The first time I met Bright Ackwerh was at ChaleWote 2015 through my very good friend and ingenious photographer Nii Odzenma of Nfoningraphy

 Nii Odzenma & Bright Ackwerh at ChaleWote2015
Nii Odzenma & Bright Ackwerh at ChaleWote2015

Bright had just finished drawing the Million Man Riot mural when we met. On meeting him for the first time, one can easily jump to conclusion that he’s a ‘quiet’ guy ( I mean seriously, doesnt he look like quiet? ) Aren’t most artists? Choosing often to use their artwork to speak brazenly on walls, in every day objects, on huge canvases and of late through digital art forms on social to political subject matters.

The ‘quiet’ guy conclusion changed when we became friends on Facebook. I saw another ‘wild’ and ‘charged’ side of Bright Ackwerh. I sensed a lot of frustration emanating from his posts on how things are happening in Ghana and sometimes a quirky satirical side often displayed in his original and captivating story-telling caricature illustrations. 

It was amusing to read the reactions of Ghanaians on most of his caricature works. Reactions were split between anger ( those unable to understand the story with a low tolerance for people who speak their minds about the realities of our society), hilarity ( those just got it and were more open-minded) to appreciation ( those who see good work and confess it as such). 

So when That Artist Bright Ackwerh won the Kuenyehia Prize for Contemporary Ghanaian Art, you can imagine the reactions on social media. Incredible! I am positive his haters couldn’t even help but Like. 

I caught up with the Accra Academy/KNUST Alumnus at the Alisa Hotel on my search to find out what triggers this young and brilliant contemporary Ghanaian artist.

I sat by the poolside for about 5 minutes when he showed up. He ambled to the table in his YoYoTinz t-shirt and signature wool cap which hid the mass of Kpenkpeshie hair. 

O.Q – What inspired your work into caricature illustration? 

B. A – A lot of factors actually. I discovered the work of some artists on the Internet which amazed and inspired me. Their presentation of it was what caught my eye not the concept though as these were commercial illustrators. I decided to acquire that skill to add to my repertoire. Basically that was it. Also learning and reading in school on contemporary art and how anything can be used and presented as art contributed to me deciding to move from creating for fun to taking it more seriously. People were reacting to the caricature illustration in a certain ‘way’ which was getting a lot of engagement on social media.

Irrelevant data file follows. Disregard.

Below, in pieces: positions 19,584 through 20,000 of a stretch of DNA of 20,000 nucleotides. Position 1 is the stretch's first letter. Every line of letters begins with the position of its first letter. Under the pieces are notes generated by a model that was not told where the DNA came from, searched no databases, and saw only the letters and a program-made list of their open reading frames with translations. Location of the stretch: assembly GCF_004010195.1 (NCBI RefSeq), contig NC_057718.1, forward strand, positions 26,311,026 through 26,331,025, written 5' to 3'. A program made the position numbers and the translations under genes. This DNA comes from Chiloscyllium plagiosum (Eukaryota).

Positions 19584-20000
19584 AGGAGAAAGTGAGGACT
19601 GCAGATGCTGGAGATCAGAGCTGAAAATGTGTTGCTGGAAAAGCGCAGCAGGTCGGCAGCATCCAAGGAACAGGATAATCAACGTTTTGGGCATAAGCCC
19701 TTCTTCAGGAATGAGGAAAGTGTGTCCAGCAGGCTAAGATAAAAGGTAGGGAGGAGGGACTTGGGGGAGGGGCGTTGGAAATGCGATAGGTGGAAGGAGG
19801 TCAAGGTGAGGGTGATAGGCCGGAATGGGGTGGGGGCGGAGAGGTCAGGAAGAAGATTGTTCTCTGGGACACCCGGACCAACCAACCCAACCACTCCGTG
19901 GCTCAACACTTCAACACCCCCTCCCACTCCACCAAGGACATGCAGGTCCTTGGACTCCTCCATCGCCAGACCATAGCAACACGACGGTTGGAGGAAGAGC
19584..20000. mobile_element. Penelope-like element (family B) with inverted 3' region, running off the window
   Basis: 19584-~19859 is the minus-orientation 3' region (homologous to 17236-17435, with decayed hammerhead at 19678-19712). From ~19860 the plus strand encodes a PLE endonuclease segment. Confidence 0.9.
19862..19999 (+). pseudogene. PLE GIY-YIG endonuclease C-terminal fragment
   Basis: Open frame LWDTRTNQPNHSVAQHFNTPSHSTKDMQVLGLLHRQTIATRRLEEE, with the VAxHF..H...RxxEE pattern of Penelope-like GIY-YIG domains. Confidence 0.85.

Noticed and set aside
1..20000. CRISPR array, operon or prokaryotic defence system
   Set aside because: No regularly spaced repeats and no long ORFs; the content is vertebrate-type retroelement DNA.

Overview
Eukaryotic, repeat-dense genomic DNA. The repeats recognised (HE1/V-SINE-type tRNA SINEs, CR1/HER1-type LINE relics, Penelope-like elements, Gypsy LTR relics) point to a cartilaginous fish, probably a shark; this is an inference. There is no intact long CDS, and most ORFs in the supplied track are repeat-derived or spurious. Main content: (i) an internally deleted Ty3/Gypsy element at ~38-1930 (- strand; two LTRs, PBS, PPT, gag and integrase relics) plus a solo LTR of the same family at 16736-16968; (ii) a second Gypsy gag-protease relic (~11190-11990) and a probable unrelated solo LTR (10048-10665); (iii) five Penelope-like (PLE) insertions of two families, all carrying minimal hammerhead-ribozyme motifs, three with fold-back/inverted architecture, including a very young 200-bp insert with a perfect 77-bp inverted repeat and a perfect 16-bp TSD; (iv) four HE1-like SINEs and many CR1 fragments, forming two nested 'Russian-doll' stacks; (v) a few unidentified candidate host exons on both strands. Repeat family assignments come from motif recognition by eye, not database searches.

O. Q – Your Facebook posts. I sense a lot of frustration and sometimes anger. Are these emotions which are channeled into your work?

B.A – Yeah! A lot of the work I do are actually reactionary. For instance: its a way of expressing my opinion on a lot of things that are happening in Ghana at the moment. And you know there’s a lot of things in Ghana today that one can be angry or frustrated about. Because I don’t have the power to go on the physical streets to demonstrate, I use my work. I also think that as an artist I owe it to the space which influences me. I think that is why you would find some of my posts as    ‘ charged’ or heavy on the critiquing. A lot of the times I am just having fun.

O.Q – Eh? Are you sure?

B.A – Oh yeah. When I post up things, its just me being cynical so its not as serious as it may seem. 

 At work on his Wacom tablet
At work on his Wacom tablet

O. Q – Did you experience any form of rejection or negative kickbacks based on the caricature illustration technique?